* Hot take alert: Per our favorite (and sometimes controversial) blogging jurist, Richard Kopf of the District of Nebraska, “Senator Ted Cruz is not fit to be President” because he wants to allow voters to boot SCOTUS justices. [WSJ Law Blog]
* Maria Mitousis, the divorce lawyer who was seriously injured after a bomb allegedly mailed to her by a client’s ex-husband exploded in her office, says she’ll be back to work ASAP. Her hand got blown off and she still wants to bill. What’s your excuse? [CBC News]
* Former Galveston County (Texas) Court-at-Law Judge Christopher Dupuy was recently arrested and charged with two counts of online harassment after he allegedly created sex ads featuring his exes. He sounds like a real winner, y’all. [Crimesider / CBS News]
* This prospective law student got a 173 on the LSAT and wants to know whether it would be advisable to retake the exam. Are you actually kidding me with this? You’ll get in almost anywhere with a 173 and a pulse. [Law Admissions Lowdown / U.S. News & World Report]
* It’s time to start shutting down law schools, but this clearly isn’t something that the American Bar Association is ready to act on. After all, new schools keep popping up, and the ABA keeps accrediting them for reasons beyond understanding. [Bloomberg Business]
* At the end of a landmark Term at the Supreme Court, some presidential candidates are fanning the flames of voters’ fears. Linda Greenhouse asks, “[W]hat, exactly, are people supposed to be afraid of now? A same-sex married couple with affordable health insurance?” [New York Times]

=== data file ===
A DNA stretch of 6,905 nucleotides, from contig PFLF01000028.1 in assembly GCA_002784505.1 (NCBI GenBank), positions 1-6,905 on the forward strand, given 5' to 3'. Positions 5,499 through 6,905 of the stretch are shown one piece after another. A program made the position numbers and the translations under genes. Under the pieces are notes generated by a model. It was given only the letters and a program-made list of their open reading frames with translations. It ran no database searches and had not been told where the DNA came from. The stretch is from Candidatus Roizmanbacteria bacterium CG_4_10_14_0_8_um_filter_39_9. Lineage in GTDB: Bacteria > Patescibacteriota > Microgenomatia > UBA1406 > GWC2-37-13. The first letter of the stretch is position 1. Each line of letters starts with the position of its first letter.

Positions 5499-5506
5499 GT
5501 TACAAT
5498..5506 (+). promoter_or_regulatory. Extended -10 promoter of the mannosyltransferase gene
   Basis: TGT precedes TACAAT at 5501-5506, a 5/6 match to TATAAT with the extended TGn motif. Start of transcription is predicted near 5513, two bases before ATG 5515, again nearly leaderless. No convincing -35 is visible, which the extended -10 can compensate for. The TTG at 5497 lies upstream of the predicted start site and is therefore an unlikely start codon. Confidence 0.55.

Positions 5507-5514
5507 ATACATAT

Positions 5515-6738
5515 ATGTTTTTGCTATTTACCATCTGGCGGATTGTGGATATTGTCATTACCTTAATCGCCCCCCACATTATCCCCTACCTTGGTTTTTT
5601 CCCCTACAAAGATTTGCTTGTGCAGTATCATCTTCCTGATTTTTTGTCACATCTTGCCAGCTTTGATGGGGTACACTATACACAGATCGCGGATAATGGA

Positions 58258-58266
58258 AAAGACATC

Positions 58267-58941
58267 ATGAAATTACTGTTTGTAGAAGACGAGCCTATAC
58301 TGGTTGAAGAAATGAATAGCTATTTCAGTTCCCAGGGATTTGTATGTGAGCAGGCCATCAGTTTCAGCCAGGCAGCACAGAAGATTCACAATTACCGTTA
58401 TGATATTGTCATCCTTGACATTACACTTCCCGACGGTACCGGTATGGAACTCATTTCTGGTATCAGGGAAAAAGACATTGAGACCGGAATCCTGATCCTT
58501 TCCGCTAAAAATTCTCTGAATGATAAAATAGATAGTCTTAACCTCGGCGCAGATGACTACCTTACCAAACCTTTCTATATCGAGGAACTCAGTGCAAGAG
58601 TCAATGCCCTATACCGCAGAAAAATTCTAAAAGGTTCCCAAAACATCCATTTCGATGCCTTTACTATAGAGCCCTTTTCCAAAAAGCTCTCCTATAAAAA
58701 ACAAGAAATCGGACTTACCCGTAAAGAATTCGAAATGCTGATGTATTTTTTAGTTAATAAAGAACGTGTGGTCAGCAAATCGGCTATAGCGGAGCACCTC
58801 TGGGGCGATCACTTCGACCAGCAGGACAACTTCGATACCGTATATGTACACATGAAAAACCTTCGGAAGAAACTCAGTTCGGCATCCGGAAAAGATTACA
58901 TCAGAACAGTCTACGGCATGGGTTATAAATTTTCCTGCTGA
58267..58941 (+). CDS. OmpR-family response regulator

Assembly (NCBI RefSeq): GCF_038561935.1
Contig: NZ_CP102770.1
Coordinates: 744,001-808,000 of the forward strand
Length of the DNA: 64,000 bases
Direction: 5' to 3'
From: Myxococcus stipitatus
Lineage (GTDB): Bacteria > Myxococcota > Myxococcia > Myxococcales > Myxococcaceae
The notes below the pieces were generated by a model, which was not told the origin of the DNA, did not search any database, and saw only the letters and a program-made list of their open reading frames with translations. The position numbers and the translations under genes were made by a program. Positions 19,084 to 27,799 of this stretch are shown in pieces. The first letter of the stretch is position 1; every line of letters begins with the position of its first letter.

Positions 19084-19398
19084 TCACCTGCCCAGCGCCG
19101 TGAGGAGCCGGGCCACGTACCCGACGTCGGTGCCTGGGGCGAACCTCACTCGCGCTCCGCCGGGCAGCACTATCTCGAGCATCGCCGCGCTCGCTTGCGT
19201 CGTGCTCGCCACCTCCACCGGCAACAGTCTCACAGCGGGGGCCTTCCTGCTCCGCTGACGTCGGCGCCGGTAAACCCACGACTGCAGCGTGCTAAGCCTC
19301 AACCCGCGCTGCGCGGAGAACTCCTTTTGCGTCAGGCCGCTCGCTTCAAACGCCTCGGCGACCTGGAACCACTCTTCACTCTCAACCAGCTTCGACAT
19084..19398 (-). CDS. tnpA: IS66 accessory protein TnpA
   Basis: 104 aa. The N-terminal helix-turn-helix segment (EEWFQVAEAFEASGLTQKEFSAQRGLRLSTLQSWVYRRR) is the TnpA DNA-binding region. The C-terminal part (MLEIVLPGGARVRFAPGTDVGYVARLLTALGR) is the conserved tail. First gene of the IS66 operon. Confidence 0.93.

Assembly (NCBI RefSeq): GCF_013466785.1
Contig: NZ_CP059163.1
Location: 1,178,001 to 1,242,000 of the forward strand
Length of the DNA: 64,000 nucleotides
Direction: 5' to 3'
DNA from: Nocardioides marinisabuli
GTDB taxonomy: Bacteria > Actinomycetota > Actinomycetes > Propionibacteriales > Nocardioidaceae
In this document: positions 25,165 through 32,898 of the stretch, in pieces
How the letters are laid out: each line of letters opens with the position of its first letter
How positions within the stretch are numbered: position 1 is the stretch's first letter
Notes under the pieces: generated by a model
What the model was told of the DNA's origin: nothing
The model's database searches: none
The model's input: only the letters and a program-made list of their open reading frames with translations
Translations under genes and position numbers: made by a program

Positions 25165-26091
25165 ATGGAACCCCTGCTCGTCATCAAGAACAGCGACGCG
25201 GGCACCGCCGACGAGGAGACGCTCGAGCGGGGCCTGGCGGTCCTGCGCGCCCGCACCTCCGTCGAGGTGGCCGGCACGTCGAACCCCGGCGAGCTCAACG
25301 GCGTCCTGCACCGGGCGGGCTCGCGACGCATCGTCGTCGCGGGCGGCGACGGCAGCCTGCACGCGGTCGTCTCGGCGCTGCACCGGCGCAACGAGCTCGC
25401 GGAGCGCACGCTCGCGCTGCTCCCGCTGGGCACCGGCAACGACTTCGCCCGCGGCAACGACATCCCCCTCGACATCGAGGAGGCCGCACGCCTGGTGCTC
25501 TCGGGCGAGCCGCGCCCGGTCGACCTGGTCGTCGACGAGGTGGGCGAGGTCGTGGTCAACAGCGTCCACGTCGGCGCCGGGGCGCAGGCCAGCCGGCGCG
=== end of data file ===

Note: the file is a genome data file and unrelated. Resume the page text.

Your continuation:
* Eric Holder will return to Covington & Burling, the Biglaw firm from whence he came, and he’ll be there “until [he] decide[s] [he’s] not going to be a lawyer anymore.” This crazy guy says he’d even turn down a SCOTUS nom to continue working there. [Am Law Daily]
* Congrats to Skadden, the firm that ranked numero uno in worldwide deals according to Bloomberg’s quarterly M&A league tables. Davis Polk finished $93 billion behind that, but hopefully the bonuses will be just as sweet this winter. [Big Law Business / Bloomberg]
* If you’re planning to enter law school at the end of the summer — especially if you’re a gunner in training — there’s no better way to spend your last months of freedom than to read one (or all of) these law prof-recommended books and papers. [Washington Post]
A columnist argues that Robert Bork wouldn’t have changed history. If this sounds crazy, that’s because it is.
Even in disgrace, the Confederate Flag is still doing work.
* Hillary Clinton is making a mad dash for Biglaw bucks to support her presidential run. This week, she’ll be at an event hosted by Sullivan & Cromwell, and next week, she’ll be at an event hosted by a Chadbourne & Park partner. Ooh la la, fancy schmancy! [Bloomberg Politics]
* Dewey know why this firm failed? Back before D&L declared bankruptcy, the firm’s most successful rainmakers were asked to give up half of their gigantic salaries in an attempt to stave off the worst… but they didn’t want to. We suppose that’s the way the cartel crumbles. [Am Law Daily]
* Bickel & Brewer, the fearsome Texas litigation boutique, recently broke up, and now it’ll simply be known as Brewer. John Bickel, who invoked the firm’s partnership retirement clause, is now ensconced as senior counsel at Fish & Richardson. [Texas Lawbook]
* This career services dean is here to tell you a tale about law school job stats. You see, law schools don’t have an unemployment problem — instead, they have a “J.D. Advantage” problem (aka, jobs they took because they couldn’t get lawyer jobs). [Huffington Post]
* This is yet another reason why people are considering Fordham’s Fashion Law LL.M.: “Every designer should have a minimum degree of legal literacy, if only to know when to seek a legal opinion — and to avoid being sent to sit at the kids’ table.” [New York Times]